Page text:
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3 tips for improving cow comfort without adding cost

Amy Throndsen for Progressive Dairyman Published on 18 July 2018
Cattle relaxing in stalls

By now, your crops are fully planted, and you’re into rounds of cutting hay. Summer is in full swing. Days and nights are continually getting warmer.

And like you do year-round, you’re thinking about ways to maintain comfort for your cows.



While there’s often opportunity for investing in improvements for your barn, there are things you can do now that might take a little time but won’t require a big out-of-pocket expense.

1. Keep your stalls clean and dry every day

You already have the expense of people, equipment and bedding – just make sure cows are getting what they need. Make sure stalls are kept bedded and cleaned. Cows want a comfortable lying surface.

The better you do, the better your cows will do. If stalls are deep-bedded, keep them full and regularly raked. If using mattresses or waterbeds, ensure there’s enough bedding to keep the surface dry.

The cleanliness of the bedding material is another area to focus on. With mattresses or waterbeds, the cleanliness of the stall surface is easy to see. Any waste matter in the stall is visible on the surface of the bed. In deep-bedded stalls, that same waste may settle down into the bedding, creating a bacteria-rich environment that puts cows at risk of infection.

Perhaps include digging out this bedding during spring cleaning, but focus every day on keeping stalls clean to ensure your cows are not only comfortable but healthier, too.


Is it time to revisit your stall bedding and maintenance procedure? Is it time to retrain? Or is it just time to refocus?

2. Check the condition and setup of your stalls

Whether cows moved them, skid steers hit them, or they’ve rusted away, the stall dividers might be crowding your cows. You’ve seen this before. Some stalls get narrowed. Loops are missing or lying in among the stalls. Maybe the neck rail or brisket locator is mispositioned. A little housekeeping and repair can help get your stall numbers back to what they should be.

Cows have changed. Barn design has improved. And along the way, as attention to cow comfort has increased, recommended stall sizes have changed, too. It can be difficult to change the size of existing stalls. If the loops are post-mounted, then there’s no changing the width without a reinvestment.

If that’s the case, focus on adjusting the neck rail or brisket locator to give cows more space in the stall. If the stall system allows for width adjustment, consider making those changes based on the size needs of your cows. This, too, may be a difficult decision if the result is ending up with fewer stalls. But as you manage your cow-to-stall ratio, remember: Proper stall sizing is an important component of cow comfort.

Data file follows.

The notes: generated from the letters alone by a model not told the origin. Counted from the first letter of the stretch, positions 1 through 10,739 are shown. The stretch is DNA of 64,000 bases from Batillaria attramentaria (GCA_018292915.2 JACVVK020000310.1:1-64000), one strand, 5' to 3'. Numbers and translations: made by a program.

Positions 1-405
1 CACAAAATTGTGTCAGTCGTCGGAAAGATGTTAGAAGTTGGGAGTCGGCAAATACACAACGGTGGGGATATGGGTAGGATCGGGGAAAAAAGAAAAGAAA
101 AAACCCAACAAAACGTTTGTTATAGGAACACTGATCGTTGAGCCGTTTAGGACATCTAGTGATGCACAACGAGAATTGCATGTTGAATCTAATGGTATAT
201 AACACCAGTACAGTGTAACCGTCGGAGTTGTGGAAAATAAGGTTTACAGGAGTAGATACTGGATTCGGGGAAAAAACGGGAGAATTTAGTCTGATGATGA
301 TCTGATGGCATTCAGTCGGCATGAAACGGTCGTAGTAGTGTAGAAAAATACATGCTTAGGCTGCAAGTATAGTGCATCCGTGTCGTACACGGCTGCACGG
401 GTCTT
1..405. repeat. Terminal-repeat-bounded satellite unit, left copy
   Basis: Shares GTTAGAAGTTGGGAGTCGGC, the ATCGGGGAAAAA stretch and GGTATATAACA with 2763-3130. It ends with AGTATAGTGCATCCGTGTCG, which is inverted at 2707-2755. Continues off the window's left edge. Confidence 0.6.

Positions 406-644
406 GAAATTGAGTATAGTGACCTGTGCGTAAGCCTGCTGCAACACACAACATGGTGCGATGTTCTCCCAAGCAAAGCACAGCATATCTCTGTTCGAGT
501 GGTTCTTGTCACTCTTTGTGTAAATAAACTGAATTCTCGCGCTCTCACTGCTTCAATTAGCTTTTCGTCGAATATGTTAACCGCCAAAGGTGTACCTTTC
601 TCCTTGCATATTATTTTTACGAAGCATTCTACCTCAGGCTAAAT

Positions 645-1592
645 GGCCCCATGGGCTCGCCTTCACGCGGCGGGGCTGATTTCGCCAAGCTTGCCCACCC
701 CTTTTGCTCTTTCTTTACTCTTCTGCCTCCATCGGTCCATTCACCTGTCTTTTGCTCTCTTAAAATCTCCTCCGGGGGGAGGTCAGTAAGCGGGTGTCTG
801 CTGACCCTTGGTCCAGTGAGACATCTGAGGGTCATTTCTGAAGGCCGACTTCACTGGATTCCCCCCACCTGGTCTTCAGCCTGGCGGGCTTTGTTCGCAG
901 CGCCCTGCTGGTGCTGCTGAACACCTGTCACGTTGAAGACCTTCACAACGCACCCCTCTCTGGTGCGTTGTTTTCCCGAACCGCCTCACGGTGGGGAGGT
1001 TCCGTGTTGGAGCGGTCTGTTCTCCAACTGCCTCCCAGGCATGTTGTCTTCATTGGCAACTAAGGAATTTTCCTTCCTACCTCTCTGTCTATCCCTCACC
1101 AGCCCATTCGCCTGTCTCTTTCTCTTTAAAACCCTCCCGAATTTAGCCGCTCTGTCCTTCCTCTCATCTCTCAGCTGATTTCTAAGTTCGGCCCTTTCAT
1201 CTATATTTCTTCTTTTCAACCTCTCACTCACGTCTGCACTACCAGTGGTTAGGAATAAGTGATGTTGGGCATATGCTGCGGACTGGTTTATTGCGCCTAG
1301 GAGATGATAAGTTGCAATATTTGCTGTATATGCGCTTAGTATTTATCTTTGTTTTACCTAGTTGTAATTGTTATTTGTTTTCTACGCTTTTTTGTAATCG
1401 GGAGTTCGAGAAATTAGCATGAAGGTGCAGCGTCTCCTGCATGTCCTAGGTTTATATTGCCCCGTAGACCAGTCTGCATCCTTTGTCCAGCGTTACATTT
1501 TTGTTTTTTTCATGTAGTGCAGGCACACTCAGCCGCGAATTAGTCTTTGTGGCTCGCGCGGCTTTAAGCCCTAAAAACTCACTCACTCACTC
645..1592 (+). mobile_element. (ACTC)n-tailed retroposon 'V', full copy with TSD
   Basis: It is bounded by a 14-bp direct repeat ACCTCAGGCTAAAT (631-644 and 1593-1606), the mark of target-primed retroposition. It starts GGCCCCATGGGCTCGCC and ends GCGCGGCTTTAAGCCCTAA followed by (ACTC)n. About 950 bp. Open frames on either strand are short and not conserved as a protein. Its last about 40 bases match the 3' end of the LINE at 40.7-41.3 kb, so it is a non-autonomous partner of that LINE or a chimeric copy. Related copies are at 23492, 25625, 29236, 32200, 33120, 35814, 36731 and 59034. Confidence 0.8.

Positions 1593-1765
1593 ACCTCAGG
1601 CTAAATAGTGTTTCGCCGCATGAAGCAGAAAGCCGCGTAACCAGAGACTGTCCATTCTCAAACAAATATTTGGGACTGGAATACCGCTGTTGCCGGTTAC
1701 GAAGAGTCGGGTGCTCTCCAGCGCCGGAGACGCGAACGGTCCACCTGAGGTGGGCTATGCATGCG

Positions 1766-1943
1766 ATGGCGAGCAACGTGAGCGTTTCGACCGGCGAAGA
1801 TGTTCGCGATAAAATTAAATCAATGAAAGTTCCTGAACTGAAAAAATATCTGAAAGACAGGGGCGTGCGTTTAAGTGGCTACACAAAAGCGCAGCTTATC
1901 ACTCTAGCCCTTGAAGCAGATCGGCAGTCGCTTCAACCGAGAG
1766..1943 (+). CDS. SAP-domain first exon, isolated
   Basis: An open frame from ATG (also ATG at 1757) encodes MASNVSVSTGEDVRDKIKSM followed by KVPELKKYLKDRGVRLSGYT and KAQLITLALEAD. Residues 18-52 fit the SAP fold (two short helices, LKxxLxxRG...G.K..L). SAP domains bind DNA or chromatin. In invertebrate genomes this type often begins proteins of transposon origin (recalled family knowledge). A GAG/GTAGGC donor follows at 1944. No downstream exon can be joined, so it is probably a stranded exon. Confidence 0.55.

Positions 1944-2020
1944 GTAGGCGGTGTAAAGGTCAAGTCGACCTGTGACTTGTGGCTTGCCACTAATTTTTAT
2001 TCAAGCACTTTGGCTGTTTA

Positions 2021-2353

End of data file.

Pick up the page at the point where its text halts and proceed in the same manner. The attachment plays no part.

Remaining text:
Fixing the loops and moving the neck rail isn’t easy work, but it’s necessary. If your cows can’t fit easily and comfortably in the stalls, their lying time is affected. Making steady progress on these repairs will have a lasting improvement.

3. Use your resources

Certainly, you’ve set expectations for what needs to be done around the dairy. Maybe it’s time for a little retraining and refocus. How’s air flow in the barn? Were the fans cleaned like they needed to be? How do those waterers look?


Are they being maintained so your cows get the fresh water they need? What are the condition of the curtains, misters, footbaths and gates? You paid for good systems. Is your team keeping them working?

You also have plenty of experts and suppliers ready to sell you things. Take this time to get some “free-of-charge” help. Ask them to help you see some things you might be overlooking. And keep them focused on helping you make changes and adjustments that don’t require new capital.

Your veterinarian will have ideas. Your nutritionist surely has an opinion. And dairy equipment suppliers, near and far, should be able to help you make better use of what you already have. Sure, that’s going to take time and probably some small expense, but once you have a list of ideas, you can prioritize them to get the greatest impact where you need it most.

As with good breeding and managed nutrition, cow comfort is an important piece of your dairy puzzle. Done right, you get a healthy and productive herd. And while there may be plenty of areas to invest in improvements, the day-to-day focus on better maintaining what you have should give the results to get you through today so you can plan for tomorrow.  end mark

PHOTO: Not every improvement comes with a hefty price tag. Diligent stall cleaning, routine stall maintenance and revisiting the basics of cow comfort can pay off quickly. Photo by Peggy Coffeen.

Amy Throndsen
  • Amy Throndsen

  • Chief Operating Officer
  • Advanced Comfort Technology
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